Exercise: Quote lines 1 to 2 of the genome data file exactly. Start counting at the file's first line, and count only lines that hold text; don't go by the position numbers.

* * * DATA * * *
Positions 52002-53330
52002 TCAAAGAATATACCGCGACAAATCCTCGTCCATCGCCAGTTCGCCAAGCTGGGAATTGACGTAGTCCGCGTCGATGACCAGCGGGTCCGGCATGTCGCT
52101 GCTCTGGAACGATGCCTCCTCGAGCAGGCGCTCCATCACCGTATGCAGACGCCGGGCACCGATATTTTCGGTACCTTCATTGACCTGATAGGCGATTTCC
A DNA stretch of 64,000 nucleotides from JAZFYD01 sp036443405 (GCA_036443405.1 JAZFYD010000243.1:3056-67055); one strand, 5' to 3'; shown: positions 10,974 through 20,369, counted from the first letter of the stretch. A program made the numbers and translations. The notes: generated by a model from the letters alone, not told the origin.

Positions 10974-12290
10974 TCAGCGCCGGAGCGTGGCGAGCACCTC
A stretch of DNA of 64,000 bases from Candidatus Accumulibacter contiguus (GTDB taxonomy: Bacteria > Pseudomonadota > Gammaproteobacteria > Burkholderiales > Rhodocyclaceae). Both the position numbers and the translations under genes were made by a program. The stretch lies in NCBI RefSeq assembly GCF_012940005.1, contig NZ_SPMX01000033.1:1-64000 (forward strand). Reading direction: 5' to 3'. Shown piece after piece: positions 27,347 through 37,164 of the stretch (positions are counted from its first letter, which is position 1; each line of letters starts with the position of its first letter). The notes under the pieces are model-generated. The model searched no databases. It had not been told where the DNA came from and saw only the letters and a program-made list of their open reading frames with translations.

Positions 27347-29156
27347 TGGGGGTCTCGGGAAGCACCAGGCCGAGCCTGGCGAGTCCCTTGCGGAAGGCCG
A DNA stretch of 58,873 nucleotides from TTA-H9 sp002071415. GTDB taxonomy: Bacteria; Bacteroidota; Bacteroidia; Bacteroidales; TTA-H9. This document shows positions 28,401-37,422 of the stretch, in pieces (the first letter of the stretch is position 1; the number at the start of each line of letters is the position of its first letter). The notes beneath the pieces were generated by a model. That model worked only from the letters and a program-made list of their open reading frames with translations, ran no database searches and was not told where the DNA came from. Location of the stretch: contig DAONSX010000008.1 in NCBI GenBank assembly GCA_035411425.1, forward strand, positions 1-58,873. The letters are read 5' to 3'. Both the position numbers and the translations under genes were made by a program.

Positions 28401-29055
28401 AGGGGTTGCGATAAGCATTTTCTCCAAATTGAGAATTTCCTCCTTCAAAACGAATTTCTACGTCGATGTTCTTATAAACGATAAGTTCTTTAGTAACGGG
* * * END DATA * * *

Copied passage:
Positions 52002-53330
52002 TCAAAGAATATACCGCGACAAATCCTCGTCCATCGCCAGTTCGCCAAGCTGGGAATTGACGTAGTCCGCGTCGATGACCAGCGGGTCCGGCATGTCGCT